This lecture addresses the Chicano/a Movement of the 1960s and 70s, an example of the new style of Latino/a politics and culture marked by growing collective agency; the use of confrontational tactics; and the embracing of indigenous origins, bilingualism/biculturalism, anti-imperialism, and non-white racial identities.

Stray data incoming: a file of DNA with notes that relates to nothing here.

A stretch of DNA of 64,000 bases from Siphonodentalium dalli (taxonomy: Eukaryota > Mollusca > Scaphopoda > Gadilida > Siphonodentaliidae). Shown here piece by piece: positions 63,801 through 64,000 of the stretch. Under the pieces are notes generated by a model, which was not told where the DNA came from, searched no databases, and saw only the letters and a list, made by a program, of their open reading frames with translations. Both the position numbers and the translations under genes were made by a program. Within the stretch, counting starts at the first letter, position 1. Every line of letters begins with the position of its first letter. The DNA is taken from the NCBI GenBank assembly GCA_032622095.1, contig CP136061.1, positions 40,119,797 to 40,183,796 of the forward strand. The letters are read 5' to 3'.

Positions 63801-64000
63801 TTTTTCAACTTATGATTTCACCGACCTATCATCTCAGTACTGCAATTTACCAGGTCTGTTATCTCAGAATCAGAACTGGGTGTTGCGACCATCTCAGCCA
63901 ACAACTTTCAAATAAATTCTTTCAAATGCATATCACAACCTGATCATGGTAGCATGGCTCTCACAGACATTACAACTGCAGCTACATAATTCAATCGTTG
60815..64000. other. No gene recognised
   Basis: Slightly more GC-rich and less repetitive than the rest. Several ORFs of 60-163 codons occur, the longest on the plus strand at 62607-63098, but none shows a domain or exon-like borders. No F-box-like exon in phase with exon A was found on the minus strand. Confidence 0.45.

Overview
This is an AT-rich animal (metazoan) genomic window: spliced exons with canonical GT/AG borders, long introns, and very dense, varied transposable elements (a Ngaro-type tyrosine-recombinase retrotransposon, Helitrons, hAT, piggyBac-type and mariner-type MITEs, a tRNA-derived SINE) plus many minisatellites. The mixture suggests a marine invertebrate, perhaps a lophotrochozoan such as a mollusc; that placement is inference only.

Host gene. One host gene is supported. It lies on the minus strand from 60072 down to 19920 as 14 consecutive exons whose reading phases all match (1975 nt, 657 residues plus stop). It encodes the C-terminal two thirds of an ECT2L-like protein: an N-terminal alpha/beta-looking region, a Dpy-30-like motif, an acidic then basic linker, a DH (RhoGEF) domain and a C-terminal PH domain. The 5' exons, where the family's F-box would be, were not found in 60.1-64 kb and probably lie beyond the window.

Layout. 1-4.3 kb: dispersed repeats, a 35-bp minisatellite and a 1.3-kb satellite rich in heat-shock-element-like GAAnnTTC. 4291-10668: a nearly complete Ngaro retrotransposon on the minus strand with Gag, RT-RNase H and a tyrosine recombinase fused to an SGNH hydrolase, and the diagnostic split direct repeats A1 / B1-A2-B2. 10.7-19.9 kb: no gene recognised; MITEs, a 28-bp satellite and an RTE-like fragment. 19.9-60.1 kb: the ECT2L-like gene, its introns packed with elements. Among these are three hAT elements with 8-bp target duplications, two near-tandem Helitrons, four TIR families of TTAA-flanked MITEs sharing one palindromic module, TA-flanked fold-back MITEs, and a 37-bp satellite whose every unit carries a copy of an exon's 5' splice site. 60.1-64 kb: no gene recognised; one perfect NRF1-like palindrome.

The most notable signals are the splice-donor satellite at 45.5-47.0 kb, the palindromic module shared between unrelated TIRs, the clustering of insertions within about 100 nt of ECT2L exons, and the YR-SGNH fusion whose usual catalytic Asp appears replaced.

Drawing inspiration from the “los cinco” in Crystal City, the United Farm Workers, and the land grant movement in New Mexico, urban activists transformed old organizations and created new ones such as the Brown Berets, the Mexican American Youth Organization (MAYO), La Raza Unida Party, La Alianza Federal de Mercedes, and the Crusade for Justice. Youth and student activists led many of these “Brown Power” movements, including school walkouts and campaigns for the creation of Chicano Studies. They also built coalitions with Black Power activists. At the same time, the movimiento engendered stringent critiques from within and without, including discussions of the limits of cultural nationalism, the need to better address gender and sexuality, and the ongoing struggle for incorporation and acceptance in the dominant society.